Photo by Kay Bailey

Select Board drops 90k removing seven-year-old 850-ton pile of glass

Kay Bailey


Print Editor


During the Select Board meeting on Feb. 12, Town Manager Scott Weden informed the board that $90,000 needed to be allocated to remove an 850-ton pile of glass, equal to 390,000 bottles of PBR, from behind the Plymouth Recycling Center that night for the town to come into compliance with a Department of Environmental Services letter of deficiency issued last January.

The Select Board first set out to deal with the great Plymouth glass pile in 2017. Originally, the plan was to grind up the glass to be used as an underlayer for paved roads but technical difficulties prevented this plan from moving forward, according to Recycling Center Manager, James Conn. The issue was not brought back before the select board again for the next seven years where trees, grass, and other natural contaminants would make disposal more difficult and more expensive.

$90,000 and 180 hours of labor later, 700 tons of contaminated glass was relocated to a facility in Scarborough, Maine, with the remainder planned to be mixed in with regular trash. Whether or not the remains will be dealt with over a similar seven-year period remains to be seen.

Weden speculated that had the glass not been disposed of, the DES would have either shut down the recycling facility or taken care of the issue themselves and invoiced the town with a bill. According to the letter sent by DES, failure to comply would have resulted in “formal administrative action in accordance with the department’s Compliance Assurance Response Policy, including the issuance of an administrative order requiring that the deficiencies be corrected and/or referring the matter to the NH Department of Justice for compliance restoration and/or the imposition of civil penalties.”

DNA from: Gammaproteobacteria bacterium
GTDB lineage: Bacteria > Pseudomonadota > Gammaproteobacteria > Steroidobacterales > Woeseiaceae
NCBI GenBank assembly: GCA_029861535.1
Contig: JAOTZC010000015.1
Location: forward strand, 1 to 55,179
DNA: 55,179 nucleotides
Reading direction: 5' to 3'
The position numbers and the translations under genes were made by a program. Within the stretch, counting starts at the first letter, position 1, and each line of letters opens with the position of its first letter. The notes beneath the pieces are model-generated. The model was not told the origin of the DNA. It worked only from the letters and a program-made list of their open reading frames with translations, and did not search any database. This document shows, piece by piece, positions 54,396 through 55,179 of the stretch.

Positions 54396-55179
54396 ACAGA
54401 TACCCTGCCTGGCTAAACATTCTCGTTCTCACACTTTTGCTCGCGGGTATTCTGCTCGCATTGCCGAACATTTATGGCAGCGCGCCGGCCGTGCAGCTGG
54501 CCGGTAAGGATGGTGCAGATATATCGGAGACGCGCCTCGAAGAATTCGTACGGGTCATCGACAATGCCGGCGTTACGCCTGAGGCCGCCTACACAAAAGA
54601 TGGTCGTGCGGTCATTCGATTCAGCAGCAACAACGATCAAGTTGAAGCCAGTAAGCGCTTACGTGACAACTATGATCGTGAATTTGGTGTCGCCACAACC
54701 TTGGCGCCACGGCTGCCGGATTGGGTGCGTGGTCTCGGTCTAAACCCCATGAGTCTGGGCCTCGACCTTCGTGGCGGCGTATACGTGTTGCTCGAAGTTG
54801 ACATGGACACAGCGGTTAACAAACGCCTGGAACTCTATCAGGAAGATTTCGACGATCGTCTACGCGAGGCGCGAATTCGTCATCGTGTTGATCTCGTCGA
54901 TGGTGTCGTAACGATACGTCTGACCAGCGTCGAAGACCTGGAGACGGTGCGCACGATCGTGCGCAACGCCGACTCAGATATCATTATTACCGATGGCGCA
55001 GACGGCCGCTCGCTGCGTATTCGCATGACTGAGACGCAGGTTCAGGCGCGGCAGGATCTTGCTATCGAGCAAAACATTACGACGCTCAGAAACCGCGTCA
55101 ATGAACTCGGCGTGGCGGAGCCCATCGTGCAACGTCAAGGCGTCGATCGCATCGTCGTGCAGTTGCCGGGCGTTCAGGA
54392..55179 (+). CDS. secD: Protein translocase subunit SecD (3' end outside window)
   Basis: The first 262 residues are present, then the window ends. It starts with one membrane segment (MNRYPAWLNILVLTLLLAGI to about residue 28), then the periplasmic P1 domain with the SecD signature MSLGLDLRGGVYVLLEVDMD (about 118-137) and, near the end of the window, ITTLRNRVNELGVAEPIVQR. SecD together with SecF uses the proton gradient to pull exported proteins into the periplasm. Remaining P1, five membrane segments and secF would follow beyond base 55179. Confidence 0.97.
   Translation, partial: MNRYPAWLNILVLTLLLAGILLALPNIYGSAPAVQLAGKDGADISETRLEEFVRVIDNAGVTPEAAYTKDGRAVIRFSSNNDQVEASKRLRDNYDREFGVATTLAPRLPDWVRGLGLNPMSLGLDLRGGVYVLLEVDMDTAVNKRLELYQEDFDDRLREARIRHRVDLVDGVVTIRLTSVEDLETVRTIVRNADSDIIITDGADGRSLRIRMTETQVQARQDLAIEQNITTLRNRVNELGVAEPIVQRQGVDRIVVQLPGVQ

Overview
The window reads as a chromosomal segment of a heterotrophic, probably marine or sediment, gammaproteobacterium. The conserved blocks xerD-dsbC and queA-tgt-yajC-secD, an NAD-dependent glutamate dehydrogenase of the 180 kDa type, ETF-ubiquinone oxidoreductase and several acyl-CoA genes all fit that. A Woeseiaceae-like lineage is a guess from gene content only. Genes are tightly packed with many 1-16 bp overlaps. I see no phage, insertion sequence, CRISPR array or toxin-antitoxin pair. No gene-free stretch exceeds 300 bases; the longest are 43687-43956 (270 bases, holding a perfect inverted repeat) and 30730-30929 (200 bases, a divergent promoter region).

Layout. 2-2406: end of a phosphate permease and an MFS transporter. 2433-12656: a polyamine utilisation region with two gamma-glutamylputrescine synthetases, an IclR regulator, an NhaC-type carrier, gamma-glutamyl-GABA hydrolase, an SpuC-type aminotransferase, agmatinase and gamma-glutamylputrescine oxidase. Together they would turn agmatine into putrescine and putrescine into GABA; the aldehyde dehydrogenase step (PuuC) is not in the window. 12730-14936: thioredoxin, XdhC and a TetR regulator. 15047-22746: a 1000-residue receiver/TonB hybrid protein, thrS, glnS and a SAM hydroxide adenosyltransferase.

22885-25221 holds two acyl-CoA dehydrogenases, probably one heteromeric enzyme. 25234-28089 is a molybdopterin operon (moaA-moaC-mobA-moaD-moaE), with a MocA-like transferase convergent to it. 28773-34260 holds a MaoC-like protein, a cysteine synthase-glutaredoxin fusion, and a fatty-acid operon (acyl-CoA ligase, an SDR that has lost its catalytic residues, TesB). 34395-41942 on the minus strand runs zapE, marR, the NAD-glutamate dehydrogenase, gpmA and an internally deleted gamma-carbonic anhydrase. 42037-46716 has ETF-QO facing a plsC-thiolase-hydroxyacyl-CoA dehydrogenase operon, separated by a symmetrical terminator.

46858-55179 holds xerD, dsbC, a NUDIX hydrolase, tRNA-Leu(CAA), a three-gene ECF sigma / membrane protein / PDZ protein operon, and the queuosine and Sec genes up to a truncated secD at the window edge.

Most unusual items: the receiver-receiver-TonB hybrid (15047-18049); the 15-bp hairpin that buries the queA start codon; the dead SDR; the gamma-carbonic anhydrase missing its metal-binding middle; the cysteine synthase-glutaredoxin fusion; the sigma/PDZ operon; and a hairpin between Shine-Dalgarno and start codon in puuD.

What we know for sure is that no one inherently wanted to ignore the glass pile. Once the select board knew the specifics of this project and was supplied with sufficient reasons as to why this was the best plan for the town, they unanimously favored the project.  Weeden claims to have been in communication with the DES for the past year, looking for ways to address the glass pile, but there did not appear to have been any conversations with the rest of the board until they needed to sign the check.